Amr Moussa 224.88.
(photo credit: AP [file])
One key element is missing from the Saudi initiative and from the March 2002 Beirut declaration of the Arab League - negotiations. In the flurry of current activity surrounding the Beirut declaration, this aspect has been almost totally overlooked.
What did the Beirut declaration stipulate? It "called upon Israel to affirm" three points: full and unequivocal withdrawal from all the occupied territories; achieving a "just solution" to the Palestinian refugee problem in accordance with UN General Assembly Resolution 194; and acceptance of an independent Palestinian state in the West Bank and Gaza with East Jerusalem as its capital.
If Israel "affirms" these demands, "consequently, the Arab countries will affirm that they consider the Arab-Israeli conflict ended and enter into a peace agreement with Israel" and establish "normal relations with Israel in the context of this comprehensive agreement."
Despite some ambiguities in the language, one thing is clear. The Arab League does not offer negotiations with Israel, nor does it suggest that its demands (which are the conventional Arab ones) will become a basis for negotiations. What the declaration demands is that Israel "affirms" - accepts the Arab demands and then, only then ("consequently") the Arab countries will "affirm" the end of conflict.
IT WOULD be unfair to characterize the Beirut declaration as an ultimatum to Israel: Accept our demands - or else. But the one most crucial ingredient in any serious diplomatic move - the willingness to negotiate with Israel - is missing here.
In anticipation of the Arab summit meeting later this month, Israel has already made it clear that the call for accepting the "right of return" of the Palestinian refugees (which is the Arab interpretation of Resolution 194) is not acceptable. What the Israeli response has to date failed to do is very simple: call upon the Arab summit to transform its declaration into a proposal for negotiations.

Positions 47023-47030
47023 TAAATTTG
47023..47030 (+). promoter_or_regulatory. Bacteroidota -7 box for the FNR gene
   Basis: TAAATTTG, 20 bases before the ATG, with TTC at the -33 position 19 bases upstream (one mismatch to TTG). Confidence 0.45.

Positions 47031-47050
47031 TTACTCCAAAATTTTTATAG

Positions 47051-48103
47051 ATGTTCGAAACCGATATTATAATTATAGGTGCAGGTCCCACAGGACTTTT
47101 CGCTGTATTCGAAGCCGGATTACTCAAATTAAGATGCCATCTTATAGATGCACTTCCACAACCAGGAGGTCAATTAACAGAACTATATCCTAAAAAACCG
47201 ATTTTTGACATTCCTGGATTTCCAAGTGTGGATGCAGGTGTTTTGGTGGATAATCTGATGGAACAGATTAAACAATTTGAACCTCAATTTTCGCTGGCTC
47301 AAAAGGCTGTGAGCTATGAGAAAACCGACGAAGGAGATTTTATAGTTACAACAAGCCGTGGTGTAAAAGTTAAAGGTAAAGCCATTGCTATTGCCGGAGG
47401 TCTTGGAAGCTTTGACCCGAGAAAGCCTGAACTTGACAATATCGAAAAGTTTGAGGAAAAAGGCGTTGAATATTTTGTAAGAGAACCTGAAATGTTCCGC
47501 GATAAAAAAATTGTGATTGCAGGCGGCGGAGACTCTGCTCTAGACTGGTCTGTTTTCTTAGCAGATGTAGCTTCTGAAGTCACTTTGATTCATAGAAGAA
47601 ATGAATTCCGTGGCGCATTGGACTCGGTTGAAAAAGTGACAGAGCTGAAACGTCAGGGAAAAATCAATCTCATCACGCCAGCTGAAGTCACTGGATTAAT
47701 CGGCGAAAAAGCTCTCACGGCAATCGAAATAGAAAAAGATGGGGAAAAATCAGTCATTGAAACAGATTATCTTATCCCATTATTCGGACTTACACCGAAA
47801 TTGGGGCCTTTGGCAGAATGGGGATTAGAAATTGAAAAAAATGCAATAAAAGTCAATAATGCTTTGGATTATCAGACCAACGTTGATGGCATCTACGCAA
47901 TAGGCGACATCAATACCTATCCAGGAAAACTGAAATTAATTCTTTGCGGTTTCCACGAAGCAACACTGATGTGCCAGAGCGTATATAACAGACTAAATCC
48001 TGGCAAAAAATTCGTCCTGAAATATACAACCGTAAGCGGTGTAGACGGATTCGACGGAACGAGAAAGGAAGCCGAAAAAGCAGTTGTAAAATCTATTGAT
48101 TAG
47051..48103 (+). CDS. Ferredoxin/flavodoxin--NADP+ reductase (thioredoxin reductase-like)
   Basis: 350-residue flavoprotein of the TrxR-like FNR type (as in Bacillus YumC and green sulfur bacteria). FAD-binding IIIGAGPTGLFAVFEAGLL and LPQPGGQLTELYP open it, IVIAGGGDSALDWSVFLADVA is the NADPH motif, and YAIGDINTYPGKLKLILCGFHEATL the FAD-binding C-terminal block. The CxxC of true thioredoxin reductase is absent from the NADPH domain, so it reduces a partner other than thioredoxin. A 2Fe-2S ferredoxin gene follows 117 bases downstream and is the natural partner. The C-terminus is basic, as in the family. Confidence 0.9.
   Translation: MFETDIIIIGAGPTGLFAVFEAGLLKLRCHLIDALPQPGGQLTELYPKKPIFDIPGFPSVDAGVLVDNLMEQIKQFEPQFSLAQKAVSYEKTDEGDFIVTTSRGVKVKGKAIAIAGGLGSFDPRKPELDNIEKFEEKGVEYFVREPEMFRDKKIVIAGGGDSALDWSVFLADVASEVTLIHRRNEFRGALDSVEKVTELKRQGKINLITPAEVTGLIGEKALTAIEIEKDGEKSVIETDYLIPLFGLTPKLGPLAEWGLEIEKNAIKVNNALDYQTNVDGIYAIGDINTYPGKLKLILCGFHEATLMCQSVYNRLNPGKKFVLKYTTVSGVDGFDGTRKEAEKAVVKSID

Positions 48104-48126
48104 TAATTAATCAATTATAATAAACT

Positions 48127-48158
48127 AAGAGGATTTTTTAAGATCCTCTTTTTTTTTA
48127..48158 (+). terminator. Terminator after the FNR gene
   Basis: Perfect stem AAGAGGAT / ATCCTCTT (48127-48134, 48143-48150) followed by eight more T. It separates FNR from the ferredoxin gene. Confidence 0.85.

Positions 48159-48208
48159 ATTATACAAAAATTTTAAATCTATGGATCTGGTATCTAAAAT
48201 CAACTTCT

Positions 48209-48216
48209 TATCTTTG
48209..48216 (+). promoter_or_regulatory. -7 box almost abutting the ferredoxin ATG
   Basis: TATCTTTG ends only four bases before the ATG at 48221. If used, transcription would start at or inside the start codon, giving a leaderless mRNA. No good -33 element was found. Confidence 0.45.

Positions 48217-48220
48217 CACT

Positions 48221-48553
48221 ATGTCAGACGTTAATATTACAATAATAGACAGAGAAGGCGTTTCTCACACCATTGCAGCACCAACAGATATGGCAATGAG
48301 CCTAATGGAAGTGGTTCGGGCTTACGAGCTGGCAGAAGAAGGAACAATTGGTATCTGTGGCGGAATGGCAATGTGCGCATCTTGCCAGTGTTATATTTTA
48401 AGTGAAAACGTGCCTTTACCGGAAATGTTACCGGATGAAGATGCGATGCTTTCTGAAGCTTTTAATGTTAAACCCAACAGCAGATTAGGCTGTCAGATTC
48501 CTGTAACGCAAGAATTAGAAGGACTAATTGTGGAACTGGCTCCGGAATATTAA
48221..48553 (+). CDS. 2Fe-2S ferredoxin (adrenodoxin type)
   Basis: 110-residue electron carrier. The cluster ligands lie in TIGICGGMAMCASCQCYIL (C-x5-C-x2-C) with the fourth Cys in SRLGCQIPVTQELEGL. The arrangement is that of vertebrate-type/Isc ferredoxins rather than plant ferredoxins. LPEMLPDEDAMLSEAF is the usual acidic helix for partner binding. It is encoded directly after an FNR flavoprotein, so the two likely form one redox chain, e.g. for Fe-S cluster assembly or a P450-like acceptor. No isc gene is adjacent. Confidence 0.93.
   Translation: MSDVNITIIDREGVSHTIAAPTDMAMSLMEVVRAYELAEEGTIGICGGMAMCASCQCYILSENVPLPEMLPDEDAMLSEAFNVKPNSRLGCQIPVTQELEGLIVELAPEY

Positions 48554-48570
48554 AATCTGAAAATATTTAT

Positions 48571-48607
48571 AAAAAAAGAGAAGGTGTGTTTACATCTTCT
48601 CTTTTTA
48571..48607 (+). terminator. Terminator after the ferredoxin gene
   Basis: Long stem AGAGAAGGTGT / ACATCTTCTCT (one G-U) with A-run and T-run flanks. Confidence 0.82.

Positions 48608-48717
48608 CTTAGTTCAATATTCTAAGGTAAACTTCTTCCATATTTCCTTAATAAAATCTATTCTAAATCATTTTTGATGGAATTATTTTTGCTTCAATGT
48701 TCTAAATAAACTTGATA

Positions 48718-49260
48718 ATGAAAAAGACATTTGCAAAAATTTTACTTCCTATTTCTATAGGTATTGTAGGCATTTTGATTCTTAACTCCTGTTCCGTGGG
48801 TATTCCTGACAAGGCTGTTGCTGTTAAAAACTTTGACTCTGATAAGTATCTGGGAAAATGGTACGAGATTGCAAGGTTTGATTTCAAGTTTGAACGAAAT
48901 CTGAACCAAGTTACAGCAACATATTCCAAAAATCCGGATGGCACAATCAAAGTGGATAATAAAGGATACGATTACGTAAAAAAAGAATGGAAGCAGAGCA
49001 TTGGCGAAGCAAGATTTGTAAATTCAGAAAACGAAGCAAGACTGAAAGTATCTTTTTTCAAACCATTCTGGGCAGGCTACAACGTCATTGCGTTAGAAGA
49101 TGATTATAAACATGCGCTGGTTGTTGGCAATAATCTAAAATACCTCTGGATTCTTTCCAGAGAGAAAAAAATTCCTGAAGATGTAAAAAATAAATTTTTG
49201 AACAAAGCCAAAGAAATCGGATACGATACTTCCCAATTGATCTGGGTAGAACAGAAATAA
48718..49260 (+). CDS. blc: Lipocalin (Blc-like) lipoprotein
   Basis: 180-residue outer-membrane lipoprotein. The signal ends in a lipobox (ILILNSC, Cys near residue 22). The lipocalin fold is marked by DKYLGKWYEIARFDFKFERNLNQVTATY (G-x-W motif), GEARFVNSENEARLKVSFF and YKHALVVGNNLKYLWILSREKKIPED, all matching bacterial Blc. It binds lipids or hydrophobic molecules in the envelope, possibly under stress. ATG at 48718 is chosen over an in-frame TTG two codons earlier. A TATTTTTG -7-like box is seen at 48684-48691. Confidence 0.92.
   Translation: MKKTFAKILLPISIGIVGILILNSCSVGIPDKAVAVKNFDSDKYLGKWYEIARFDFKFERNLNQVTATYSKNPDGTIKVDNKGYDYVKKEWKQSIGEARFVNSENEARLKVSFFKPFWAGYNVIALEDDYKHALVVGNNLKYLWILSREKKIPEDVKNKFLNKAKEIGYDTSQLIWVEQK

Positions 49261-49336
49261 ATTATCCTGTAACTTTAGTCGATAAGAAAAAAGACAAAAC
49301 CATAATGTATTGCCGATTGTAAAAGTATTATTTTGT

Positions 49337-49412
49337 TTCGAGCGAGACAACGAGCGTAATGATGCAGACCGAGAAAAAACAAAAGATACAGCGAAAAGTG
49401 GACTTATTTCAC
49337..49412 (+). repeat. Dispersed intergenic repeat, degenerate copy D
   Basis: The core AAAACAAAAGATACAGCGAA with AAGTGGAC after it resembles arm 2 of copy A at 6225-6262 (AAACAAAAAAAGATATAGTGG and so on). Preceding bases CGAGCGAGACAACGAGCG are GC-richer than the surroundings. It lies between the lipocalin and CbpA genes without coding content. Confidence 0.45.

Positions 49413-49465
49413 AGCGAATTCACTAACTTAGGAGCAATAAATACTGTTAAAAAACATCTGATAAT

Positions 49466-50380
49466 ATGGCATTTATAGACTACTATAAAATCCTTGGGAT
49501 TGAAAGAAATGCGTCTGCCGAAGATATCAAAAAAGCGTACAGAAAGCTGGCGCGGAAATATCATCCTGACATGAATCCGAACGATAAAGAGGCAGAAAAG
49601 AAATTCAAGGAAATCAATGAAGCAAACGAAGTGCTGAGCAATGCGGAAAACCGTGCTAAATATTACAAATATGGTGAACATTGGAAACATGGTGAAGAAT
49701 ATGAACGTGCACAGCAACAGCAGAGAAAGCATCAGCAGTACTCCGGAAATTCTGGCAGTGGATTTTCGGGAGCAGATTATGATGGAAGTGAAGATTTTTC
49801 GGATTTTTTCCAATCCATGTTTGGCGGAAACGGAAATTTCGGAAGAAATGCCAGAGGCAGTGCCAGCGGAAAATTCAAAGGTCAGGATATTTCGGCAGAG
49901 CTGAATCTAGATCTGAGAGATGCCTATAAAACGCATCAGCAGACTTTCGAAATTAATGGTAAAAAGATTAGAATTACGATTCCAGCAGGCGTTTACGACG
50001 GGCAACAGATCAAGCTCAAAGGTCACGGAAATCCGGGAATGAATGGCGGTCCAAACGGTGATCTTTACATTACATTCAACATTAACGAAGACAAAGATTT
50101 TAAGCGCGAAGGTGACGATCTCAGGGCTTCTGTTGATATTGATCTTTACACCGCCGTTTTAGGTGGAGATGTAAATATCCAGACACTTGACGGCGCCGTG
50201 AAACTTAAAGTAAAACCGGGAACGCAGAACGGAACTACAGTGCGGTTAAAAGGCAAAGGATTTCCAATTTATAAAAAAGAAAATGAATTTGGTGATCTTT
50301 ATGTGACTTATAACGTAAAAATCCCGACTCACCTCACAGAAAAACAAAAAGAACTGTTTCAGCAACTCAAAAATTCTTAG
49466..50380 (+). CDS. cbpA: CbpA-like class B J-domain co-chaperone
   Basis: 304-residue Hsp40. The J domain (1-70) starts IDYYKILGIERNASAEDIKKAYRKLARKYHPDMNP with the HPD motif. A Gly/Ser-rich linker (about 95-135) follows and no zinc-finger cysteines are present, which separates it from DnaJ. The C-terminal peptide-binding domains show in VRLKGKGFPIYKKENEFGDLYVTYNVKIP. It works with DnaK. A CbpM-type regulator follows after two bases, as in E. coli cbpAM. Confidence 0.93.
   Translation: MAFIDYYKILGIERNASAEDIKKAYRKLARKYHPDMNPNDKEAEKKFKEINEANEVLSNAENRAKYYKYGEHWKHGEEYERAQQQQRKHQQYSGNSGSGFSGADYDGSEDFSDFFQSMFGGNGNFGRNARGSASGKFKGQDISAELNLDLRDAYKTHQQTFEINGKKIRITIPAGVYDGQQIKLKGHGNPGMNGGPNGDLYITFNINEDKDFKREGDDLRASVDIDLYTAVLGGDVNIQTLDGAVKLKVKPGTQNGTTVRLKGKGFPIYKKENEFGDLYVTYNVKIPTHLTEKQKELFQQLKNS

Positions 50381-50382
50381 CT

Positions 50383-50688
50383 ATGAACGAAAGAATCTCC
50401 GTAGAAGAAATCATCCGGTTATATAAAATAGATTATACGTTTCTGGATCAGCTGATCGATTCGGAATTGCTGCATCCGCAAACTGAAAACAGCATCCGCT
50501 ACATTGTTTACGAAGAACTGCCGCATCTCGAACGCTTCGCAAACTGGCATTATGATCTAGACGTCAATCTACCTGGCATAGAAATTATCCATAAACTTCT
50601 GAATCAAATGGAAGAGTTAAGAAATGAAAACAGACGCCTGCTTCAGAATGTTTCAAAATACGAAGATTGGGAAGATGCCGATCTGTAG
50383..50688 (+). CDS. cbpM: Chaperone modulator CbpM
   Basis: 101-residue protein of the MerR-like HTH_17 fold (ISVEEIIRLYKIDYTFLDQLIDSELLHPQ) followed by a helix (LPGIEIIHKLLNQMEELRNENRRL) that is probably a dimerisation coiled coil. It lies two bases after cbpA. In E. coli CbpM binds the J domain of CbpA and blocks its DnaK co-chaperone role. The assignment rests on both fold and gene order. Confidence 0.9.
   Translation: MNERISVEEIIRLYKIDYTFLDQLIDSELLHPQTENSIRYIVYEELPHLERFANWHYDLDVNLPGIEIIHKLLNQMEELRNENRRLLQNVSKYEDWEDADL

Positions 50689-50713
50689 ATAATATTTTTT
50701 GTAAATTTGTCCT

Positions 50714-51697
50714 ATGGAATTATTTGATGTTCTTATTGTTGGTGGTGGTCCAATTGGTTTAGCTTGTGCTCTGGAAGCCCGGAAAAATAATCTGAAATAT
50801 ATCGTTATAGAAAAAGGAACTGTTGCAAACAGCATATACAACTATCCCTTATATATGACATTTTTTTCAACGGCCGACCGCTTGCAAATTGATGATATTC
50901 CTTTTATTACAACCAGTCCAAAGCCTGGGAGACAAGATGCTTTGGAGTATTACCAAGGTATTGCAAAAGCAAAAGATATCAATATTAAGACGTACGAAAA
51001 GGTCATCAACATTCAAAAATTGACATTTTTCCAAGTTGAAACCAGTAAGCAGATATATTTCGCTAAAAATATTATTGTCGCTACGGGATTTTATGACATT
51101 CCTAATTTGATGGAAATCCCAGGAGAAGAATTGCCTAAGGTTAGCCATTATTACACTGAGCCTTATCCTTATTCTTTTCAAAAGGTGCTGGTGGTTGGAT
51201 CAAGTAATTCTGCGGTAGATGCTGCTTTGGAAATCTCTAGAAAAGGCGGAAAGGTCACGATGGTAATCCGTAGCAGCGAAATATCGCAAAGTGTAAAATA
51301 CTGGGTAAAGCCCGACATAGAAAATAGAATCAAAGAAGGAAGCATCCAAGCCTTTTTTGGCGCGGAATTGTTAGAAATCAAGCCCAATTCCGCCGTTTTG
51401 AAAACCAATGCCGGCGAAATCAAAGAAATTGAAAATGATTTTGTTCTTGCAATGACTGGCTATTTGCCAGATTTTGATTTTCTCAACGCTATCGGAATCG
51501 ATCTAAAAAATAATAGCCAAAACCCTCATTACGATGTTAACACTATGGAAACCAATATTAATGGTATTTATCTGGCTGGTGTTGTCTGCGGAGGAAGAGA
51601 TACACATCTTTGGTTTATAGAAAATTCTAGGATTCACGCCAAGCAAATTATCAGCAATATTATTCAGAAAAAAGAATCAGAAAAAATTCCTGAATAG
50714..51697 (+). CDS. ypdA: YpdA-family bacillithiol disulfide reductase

This is what the Arab summit should do; not just issue an amended set of demands to Israel, but express, clearly and unequivocally, the willingness of the Arab League to initiate negotiations with Israel. To these negotiations the Arab side would naturally come with its position, and so, undoubtedly, would Israel.
Out of such negotiations an agreement may emerge. It would also be helpful if the Arab League clarified who would be Israel's interlocutor on the Arab side.
Would all Arab countries be represented separately, or would there be one united delegation? This might not be easy, but since the Beirut declaration speaks about what all Arab countries would be ready to do, one needs a clearly-designated representative authorized to speak in their name.
The Beirut declaration envisages an overall Arab change in attitude toward Israel, not just bilateral Israeli and Syrian and Palestinian agreements, so one needs to know who speaks for the Arab side.
ONE MAY wonder whether all Arab countries would be ready for such a move. If, however, the Arab League got its act together and offered negotiations with Israel on behalf of all the Arab countries, it would be a real breakthrough.
A mere repeated declaration of demands aimed at Israel, without mention of any willingness to negotiate over them, would be just another PR exercise, not a serious attempt to seek a diplomatically negotiated agreement.
There can be no peace without negotiations, yet until now the Arab League has avoided this basic tenet of international diplomacy.
The author is former director-general of the Ministry of Foreign Affairs.